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Which Hybrid Vehicles Save You The Most Money?

Posted on September 3, 2008
Filed Under Chevrolet Malibu, Chevrolet Tahoe, Ford Escape, Saturn Vue, Toyota Camry, Toyota Prius | Leave a Comment

Despite their higher price, many models pay off after only a year!

Gas/electric hybrid vehicles present a conundrum for many car shoppers. They typically deliver the best fuel economy in their class, but they’re also priced higher than similar conventional cars. So it has been difficult to know whether a hybrid will save money overall.

Not anymore. With gas prices soaring, our latest analysis of owner costs shows that you can save more than $4,000 over five years by choosing a hybrid over a similar conventional gasoline-powered vehicle.

Six of the 12 affordable hybrids we looked at can save you from about $500 to $4,250, even without tax credits, and pay back their price premium after only one year. They are the Toyota Prius and hybrid versions of the Chevrolet Malibu and Tahoe, Ford Escape, Saturn Vue, and Toyota Camry. For several, you can save even more by taking advantage of federal tax credits.

The Honda Civic, Nissan Altima, and Saturn Aura hybrids will cost you a little more than their conventional counterparts—from $250 to $750 over five years—but some consumers might find it worthwhile to drive a more environmentally friendly car. With federal tax incentives, all three come out ahead after just one year.

Three hybrids—the Lexus GS 450h and RX 400h and the Toyota Highlander Hybrid—cost significantly more than their counterparts in the first five years.

Hybrid payback

Interest in hybrids has been on a parallel trajectory with gas prices. Hybrid sales jumped almost 40 percent last year. According to a recent Consumer Reports survey, 32 percent of active car shoppers are considering a hybrid for their next vehicle. And this past summer automakers had a difficult time keeping up with demand for the most popular models.

It would take many years for most hybrids to pay back their premium price just on fuel savings. But fuel costs are only a relatively small part—25 percent—of the overall owner costs in the first five years. Other factors include depreciation, insurance, interest on financing, maintenance and repairs, and sales tax.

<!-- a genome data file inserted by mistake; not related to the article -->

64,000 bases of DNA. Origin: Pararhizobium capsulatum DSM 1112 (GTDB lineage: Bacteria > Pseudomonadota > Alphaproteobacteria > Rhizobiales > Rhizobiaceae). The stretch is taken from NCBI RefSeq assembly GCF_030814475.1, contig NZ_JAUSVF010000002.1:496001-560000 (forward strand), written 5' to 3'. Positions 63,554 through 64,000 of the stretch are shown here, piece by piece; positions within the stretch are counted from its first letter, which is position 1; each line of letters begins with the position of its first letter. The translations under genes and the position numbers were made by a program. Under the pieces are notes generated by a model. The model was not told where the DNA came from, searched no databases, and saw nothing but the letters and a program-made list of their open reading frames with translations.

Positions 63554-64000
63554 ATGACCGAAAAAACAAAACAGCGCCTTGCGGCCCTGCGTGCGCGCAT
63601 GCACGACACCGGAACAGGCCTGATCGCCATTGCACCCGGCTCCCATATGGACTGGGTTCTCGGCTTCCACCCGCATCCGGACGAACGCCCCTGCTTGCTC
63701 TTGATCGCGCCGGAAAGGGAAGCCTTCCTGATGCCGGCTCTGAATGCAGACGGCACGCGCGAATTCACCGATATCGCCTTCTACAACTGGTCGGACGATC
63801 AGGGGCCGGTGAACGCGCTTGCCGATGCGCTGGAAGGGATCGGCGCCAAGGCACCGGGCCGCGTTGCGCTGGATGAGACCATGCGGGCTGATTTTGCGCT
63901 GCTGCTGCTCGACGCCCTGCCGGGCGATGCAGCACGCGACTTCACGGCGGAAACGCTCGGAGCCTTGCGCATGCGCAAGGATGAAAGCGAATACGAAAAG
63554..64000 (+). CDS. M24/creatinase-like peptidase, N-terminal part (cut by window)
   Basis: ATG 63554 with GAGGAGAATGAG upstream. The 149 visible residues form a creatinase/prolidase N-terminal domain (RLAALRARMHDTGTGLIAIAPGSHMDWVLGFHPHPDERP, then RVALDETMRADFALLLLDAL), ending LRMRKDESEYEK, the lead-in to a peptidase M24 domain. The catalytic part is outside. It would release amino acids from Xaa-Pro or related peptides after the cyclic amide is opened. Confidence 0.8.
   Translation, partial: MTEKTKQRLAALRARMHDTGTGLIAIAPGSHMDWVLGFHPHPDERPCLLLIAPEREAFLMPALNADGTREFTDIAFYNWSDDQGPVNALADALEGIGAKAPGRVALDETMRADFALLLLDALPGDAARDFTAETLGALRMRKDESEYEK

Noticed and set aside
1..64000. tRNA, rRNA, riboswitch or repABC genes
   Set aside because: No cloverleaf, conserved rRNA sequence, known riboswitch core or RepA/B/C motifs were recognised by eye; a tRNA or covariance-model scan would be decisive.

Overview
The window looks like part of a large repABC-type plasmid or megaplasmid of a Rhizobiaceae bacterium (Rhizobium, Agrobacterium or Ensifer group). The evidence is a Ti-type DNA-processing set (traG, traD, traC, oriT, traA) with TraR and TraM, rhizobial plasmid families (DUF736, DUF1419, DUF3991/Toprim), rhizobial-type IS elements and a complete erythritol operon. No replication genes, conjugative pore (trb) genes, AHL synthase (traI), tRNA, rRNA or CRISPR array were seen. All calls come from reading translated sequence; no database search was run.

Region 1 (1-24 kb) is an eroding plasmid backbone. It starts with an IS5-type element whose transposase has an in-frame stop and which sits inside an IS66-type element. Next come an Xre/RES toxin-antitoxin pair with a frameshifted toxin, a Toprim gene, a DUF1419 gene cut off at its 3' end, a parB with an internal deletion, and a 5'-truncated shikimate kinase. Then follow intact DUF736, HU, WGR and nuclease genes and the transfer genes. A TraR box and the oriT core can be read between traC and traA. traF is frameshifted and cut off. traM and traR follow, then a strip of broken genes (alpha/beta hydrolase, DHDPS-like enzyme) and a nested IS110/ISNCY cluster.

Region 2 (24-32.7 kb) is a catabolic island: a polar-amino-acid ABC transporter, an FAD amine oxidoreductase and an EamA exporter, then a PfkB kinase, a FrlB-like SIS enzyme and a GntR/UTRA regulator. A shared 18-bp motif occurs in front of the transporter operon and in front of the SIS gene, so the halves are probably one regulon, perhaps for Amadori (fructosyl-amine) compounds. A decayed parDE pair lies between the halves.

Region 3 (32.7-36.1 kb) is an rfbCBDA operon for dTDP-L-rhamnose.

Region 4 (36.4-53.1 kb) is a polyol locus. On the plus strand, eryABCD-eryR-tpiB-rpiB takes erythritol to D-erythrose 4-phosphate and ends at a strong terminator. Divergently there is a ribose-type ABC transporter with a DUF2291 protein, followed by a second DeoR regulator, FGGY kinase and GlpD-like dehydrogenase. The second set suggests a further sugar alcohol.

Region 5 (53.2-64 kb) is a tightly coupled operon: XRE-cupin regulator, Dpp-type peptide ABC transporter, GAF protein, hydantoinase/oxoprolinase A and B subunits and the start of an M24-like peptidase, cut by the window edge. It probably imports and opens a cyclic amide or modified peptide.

In this affordable hybrid analysis, we compared the five-year owner costs of 12 hybrids with those of similar conventional vehicles, using Consumer Reports’ new-car owner-cost estimates, introduced in our April 2008 issue.

The Toyota Camry Hybrid, which got 34 mpg overall in our tests, saves the most money, about $4,250 over five years, compared with a similarly equipped four—cylinder Toyota Camry XLE, which gets 24 mpg.

The Saturn Vue Greenline Hybrid can save about $3,000; the Toyota Prius and Chevrolet Tahoe save $2,000 and $1,500, respectively. With tax credits, the Vue and Tahoe come out ahead by about $4,500 and $3,700. Federal tax incentives are no longer available for Toyota and Lexus hybrids.

The Lexus models and Toyota Highlander Hybrid show five-year losses ranging from about $1,250 for the Highlander to $5,500 for the GS. All three are positioned as the flagship models within their model lines and offer extra features and/or performance at a significantly higher price. The Lexus GS 450h, which emphasizes performance over fuel economy, is priced more than $8,000 higher than its all-gas sibling, a hefty premium despite saving about $1,500 in gas over five years. The Highlander Hybrid and RX 400h are priced about $6,000 and $4,000 higher, respectively, than their all-gas siblings.

Source: Consumer Reports

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